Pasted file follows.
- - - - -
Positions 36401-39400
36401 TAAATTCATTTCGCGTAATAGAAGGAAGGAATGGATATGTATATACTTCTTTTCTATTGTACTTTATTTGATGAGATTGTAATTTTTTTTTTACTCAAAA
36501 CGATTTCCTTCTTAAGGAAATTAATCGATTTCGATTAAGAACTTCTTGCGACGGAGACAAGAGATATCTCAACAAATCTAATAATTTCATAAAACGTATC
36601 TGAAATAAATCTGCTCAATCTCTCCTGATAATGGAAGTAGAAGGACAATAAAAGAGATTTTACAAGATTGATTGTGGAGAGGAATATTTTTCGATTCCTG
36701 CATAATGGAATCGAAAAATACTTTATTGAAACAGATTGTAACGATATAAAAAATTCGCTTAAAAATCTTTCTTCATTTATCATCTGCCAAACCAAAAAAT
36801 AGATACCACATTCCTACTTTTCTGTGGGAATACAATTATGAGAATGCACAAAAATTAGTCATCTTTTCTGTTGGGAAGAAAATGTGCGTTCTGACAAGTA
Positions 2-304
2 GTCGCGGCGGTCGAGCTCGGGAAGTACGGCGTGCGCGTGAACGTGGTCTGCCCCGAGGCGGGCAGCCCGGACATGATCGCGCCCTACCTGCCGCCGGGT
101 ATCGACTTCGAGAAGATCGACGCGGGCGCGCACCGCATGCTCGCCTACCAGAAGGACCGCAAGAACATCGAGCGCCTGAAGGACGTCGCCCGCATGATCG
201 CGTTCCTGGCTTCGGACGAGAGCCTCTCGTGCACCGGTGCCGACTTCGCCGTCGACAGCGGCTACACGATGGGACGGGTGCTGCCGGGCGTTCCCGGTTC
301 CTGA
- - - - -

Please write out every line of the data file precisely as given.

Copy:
Positions 36401-39400
36401 TAAATTCATTTCGCGTAATAGAAGGAAGGAATGGATATGTATATACTTCTTTTCTATTGTACTTTATTTGATGAGATTGTAATTTTTTTTTTACTCAAAA
36501 CGATTTCCTTCTTAAGGAAATTAATCGATTTCGATTAAGAACTTCTTGCGACGGAGACAAGAGATATCTCAACAAATCTAATAATTTCATAAAACGTATC
36601 TGAAATAAATCTGCTCAATCTCTCCTGATAATGGAAGTAGAAGGACAATAAAAGAGATTTTACAAGATTGATTGTGGAGAGGAATATTTTTCGATTCCTG
36701 CATAATGGAATCGAAAAATACTTTATTGAAACAGATTGTAACGATATAAAAAATTCGCTTAAAAATCTTTCTTCATTTATCATCTGCCAAACCAAAAAAT
36801 AGATACCACATTCCTACTTTTCTGTGGGAATACAATTATGAGAATGCACAAAAATTAGTCATCTTTTCTGTTGGGAAGAAAATGTGCGTTCTGACAAGTA
Positions 2-304
2 GTCGCGGCGGTCGAGCTCGGGAAGTACGGCGTGCGCGTGAACGTGGTCTGCCCCGAGGCGGGCAGCCCGGACATGATCGCGCCCTACCTGCCGCCGGGT
101 ATCGACTTCGAGAAGATCGACGCGGGCGCGCACCGCATGCTCGCCTACCAGAAGGACCGCAAGAACATCGAGCGCCTGAAGGACGTCGCCCGCATGATCG
201 CGTTCCTGGCTTCGGACGAGAGCCTCTCGTGCACCGGTGCCGACTTCGCCGTCGACAGCGGCTACACGATGGGACGGGTGCTGCCGGGCGTTCCCGGTTC
301 CTGA